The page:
Lay off praising Rahm

By Samuel Charles

When Mayor Rahm Emanuel was seeking the highest government office in Chicago, his election seemed to be a foregone conclusion. He had the most money in his campaign war chest, the most notable endorsements and the most publicity.

But even with all that, less than half of the city’s registered voters came out to the polls on Election Day, maybe because they were disenchanted with city government, or maybe because they didn’t see their votes as important.

Having marked his first 100 days in office, Emanuel’s accomplishments during his short time at the helm need to be scrutinized.

On his first day, he slashed the city budget by $75 million. He has released the salaries of every employee of the City of Chicago, creating a level of transparency previously unheard of in our local government. He has held town hall-style gatherings in lower income communities to hear, firsthand, the problems facing constituents.

Now, in a perfect world, this is how a mayor should conduct himself. But here in Chicago, many voters—whether they actually vote or not—were dissatisfied with former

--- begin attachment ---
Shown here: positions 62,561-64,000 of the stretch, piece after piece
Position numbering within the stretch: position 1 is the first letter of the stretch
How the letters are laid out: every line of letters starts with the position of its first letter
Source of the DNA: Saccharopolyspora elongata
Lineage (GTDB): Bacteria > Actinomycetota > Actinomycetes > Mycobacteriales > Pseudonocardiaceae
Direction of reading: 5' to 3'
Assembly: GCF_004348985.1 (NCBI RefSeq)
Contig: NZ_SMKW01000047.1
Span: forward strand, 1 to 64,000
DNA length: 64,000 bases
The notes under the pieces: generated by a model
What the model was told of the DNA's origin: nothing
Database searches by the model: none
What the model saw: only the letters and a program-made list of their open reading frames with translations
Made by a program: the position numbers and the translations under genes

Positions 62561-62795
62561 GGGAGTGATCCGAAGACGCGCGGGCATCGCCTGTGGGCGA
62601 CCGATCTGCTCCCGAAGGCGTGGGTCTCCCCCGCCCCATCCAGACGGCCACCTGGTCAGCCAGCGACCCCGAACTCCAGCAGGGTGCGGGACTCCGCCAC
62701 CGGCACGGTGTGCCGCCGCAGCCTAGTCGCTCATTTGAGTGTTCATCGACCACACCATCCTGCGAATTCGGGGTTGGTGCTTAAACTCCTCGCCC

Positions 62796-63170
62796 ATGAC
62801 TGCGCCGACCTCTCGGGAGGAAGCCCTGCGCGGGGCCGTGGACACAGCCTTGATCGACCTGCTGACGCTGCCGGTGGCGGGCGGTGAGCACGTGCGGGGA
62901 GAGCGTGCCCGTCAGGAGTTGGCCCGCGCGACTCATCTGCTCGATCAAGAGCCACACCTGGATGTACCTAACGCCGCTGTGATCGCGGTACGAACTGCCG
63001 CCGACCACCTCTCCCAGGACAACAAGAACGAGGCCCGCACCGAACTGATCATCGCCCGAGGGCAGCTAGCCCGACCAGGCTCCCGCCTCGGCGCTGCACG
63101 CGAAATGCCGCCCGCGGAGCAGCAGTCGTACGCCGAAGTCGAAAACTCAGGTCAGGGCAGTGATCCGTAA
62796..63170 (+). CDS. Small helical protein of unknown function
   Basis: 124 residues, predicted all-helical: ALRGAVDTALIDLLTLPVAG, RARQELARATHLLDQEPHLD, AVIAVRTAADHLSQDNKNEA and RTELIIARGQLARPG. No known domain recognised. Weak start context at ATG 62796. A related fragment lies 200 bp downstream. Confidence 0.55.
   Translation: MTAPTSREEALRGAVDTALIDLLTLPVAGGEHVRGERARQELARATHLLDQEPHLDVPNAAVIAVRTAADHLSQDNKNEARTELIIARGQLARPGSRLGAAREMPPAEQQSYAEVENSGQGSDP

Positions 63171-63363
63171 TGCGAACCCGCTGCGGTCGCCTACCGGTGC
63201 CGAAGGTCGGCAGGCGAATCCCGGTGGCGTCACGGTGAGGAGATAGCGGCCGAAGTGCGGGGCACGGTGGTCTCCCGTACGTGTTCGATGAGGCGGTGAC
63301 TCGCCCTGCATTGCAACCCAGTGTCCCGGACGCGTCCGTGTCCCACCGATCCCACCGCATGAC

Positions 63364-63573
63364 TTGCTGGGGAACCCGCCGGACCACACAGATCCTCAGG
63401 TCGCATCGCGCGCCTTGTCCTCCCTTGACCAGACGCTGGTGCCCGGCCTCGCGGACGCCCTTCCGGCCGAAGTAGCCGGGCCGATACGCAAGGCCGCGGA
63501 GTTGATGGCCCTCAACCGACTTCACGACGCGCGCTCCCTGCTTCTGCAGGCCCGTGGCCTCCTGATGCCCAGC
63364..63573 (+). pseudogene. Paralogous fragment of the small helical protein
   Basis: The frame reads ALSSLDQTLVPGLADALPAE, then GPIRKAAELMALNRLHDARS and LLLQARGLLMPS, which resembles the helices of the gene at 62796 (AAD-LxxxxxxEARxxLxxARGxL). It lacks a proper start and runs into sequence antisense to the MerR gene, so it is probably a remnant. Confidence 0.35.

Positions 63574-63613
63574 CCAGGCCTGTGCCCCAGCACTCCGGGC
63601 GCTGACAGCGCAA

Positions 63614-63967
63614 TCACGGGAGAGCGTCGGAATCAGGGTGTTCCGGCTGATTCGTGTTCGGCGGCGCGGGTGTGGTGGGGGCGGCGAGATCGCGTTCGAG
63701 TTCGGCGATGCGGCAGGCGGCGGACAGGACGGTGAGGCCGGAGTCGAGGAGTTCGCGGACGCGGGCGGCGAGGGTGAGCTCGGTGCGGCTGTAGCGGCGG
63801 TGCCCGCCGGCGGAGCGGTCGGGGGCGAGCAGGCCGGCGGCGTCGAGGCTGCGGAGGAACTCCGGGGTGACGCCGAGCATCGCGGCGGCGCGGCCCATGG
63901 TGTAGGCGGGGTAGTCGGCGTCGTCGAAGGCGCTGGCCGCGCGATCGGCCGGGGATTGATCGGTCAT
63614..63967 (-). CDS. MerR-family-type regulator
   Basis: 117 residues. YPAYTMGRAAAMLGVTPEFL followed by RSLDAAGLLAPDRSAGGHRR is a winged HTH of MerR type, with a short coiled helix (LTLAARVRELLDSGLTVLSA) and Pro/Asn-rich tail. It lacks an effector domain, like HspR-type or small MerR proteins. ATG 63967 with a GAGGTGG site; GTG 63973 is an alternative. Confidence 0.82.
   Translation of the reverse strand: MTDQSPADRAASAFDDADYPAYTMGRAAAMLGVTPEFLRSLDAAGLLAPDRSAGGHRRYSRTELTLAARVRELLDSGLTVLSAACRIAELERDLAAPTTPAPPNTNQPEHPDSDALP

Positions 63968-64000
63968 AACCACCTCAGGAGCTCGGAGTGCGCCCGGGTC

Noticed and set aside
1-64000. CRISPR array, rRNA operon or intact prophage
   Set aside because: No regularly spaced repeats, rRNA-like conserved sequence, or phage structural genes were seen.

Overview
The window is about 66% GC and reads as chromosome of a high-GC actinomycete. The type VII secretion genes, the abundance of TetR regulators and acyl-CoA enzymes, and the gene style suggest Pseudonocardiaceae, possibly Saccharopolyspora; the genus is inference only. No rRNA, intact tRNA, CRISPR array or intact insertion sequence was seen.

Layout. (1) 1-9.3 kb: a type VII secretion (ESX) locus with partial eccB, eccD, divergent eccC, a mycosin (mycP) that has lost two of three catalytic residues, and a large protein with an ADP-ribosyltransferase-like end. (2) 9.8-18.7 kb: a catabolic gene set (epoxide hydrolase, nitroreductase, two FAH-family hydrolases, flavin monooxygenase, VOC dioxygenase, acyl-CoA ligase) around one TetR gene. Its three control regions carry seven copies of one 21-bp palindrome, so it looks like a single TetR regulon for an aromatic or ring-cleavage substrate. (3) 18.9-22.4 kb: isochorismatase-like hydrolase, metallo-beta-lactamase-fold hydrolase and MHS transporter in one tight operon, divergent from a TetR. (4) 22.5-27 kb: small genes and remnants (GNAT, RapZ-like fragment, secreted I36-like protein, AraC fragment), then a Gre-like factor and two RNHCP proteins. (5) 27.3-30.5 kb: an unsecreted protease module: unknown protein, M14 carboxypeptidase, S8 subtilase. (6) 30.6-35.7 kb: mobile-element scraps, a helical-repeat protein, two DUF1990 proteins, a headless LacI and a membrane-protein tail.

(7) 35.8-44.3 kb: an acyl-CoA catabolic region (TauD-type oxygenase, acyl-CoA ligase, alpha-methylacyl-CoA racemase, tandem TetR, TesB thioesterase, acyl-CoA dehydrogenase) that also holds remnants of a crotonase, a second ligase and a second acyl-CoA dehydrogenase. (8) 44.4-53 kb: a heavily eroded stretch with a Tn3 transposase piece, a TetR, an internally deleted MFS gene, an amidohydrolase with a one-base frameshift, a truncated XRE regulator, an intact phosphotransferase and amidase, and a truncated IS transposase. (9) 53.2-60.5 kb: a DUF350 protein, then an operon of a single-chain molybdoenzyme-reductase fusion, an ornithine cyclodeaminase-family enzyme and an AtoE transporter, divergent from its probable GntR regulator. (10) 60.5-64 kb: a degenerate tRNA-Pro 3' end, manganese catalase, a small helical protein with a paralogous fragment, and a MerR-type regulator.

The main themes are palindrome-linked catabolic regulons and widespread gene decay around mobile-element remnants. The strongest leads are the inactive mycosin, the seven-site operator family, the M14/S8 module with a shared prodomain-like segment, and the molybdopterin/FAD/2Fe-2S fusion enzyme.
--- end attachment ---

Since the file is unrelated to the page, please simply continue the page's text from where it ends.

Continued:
Mayor Richard M. Daley’s administration and policies. And because of the disengaged nature of Chicago voters, Emanuel’s efforts appear to be all the better.

Emanuel should be commended for his commitment to the working class and desire to make Chicago government more open and visible.

But these things should have been happening throughout Daley’s time in office. The only reason citizens of the city may be reacting so positively to the new administration’s actions is that they’ve never seen anything like them before.

If people are used to being neglected by their parents, it’s only natural to eventually lose faith in the idea they’ll ever show interest in them. So when a newer authority figure shows a genuine interest in them, why wouldn’t they feel better about government?

Emanuel has much left to do, and there’s no question it will be difficult.

But so far, he should be commended for what he has done. He didn’t do it solely because he wanted to; he did it because it’s right.

Praise for the new mayor and his actions should be held in check to a certain degree. Yes, it’s great to see an elected official engaging and listening to the people who put him in office. But before people get too excited about the image Emanuel’s office is trying to craft, it’s vital to remember that he is still a politician.

While his causes may be righteous and just — he’s still just doing the job he signed up for and nothing else.